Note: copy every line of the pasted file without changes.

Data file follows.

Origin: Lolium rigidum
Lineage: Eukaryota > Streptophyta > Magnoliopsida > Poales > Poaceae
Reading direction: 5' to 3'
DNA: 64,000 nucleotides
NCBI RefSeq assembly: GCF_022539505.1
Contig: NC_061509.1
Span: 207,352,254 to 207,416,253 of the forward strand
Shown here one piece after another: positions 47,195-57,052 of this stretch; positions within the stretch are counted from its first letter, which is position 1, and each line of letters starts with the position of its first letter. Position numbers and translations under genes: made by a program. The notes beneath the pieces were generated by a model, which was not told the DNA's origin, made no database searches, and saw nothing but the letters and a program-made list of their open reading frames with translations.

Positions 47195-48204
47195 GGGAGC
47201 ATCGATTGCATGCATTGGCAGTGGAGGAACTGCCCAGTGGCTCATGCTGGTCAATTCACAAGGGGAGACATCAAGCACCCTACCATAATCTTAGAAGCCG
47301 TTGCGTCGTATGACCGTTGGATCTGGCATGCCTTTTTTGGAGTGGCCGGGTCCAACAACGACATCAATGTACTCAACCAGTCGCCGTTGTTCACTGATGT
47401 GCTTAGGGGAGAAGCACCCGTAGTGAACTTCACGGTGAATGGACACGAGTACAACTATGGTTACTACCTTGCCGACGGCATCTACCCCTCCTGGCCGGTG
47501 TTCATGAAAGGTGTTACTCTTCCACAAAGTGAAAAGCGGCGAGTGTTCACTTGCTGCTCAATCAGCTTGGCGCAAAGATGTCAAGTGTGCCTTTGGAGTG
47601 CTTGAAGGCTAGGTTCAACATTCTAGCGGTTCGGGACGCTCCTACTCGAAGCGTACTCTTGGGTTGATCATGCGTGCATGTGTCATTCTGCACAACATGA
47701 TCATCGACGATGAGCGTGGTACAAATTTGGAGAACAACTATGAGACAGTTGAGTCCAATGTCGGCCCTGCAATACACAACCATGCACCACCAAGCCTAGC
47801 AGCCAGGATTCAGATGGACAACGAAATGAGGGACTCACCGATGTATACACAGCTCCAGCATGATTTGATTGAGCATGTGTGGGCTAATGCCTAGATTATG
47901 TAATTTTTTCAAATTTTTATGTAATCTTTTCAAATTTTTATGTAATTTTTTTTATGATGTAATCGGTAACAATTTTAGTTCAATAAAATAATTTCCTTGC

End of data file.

Origin: Lolium rigidum
Lineage: Eukaryota > Streptophyta > Magnoliopsida > Poales > Poaceae
Reading direction: 5' to 3'
DNA: 64,000 nucleotides
NCBI RefSeq assembly: GCF_022539505.1
Contig: NC_061509.1
Span: 207,352,254 to 207,416,253 of the forward strand
Shown here one piece after another: positions 47,195-57,052 of this stretch; positions within the stretch are counted from its first letter, which is position 1, and each line of letters starts with the position of its first letter. Position numbers and translations under genes: made by a program. The notes beneath the pieces were generated by a model, which was not told the DNA's origin, made no database searches, and saw nothing but the letters and a program-made list of their open reading frames with translations.

Positions 47195-48204
47195 GGGAGC
47201 ATCGATTGCATGCATTGGCAGTGGAGGAACTGCCCAGTGGCTCATGCTGGTCAATTCACAAGGGGAGACATCAAGCACCCTACCATAATCTTAGAAGCCG
47301 TTGCGTCGTATGACCGTTGGATCTGGCATGCCTTTTTTGGAGTGGCCGGGTCCAACAACGACATCAATGTACTCAACCAGTCGCCGTTGTTCACTGATGT
47401 GCTTAGGGGAGAAGCACCCGTAGTGAACTTCACGGTGAATGGACACGAGTACAACTATGGTTACTACCTTGCCGACGGCATCTACCCCTCCTGGCCGGTG
47501 TTCATGAAAGGTGTTACTCTTCCACAAAGTGAAAAGCGGCGAGTGTTCACTTGCTGCTCAATCAGCTTGGCGCAAAGATGTCAAGTGTGCCTTTGGAGTG
47601 CTTGAAGGCTAGGTTCAACATTCTAGCGGTTCGGGACGCTCCTACTCGAAGCGTACTCTTGGGTTGATCATGCGTGCATGTGTCATTCTGCACAACATGA
47701 TCATCGACGATGAGCGTGGTACAAATTTGGAGAACAACTATGAGACAGTTGAGTCCAATGTCGGCCCTGCAATACACAACCATGCACCACCAAGCCTAGC
47801 AGCCAGGATTCAGATGGACAACGAAATGAGGGACTCACCGATGTATACACAGCTCCAGCATGATTTGATTGAGCATGTGTGGGCTAATGCCTAGATTATG
47901 TAATTTTTTCAAATTTTTATGTAATCTTTTCAAATTTTTATGTAATTTTTTTTATGATGTAATCGGTAACAATTTTAGTTCAATAAAATAATTTCCTTGC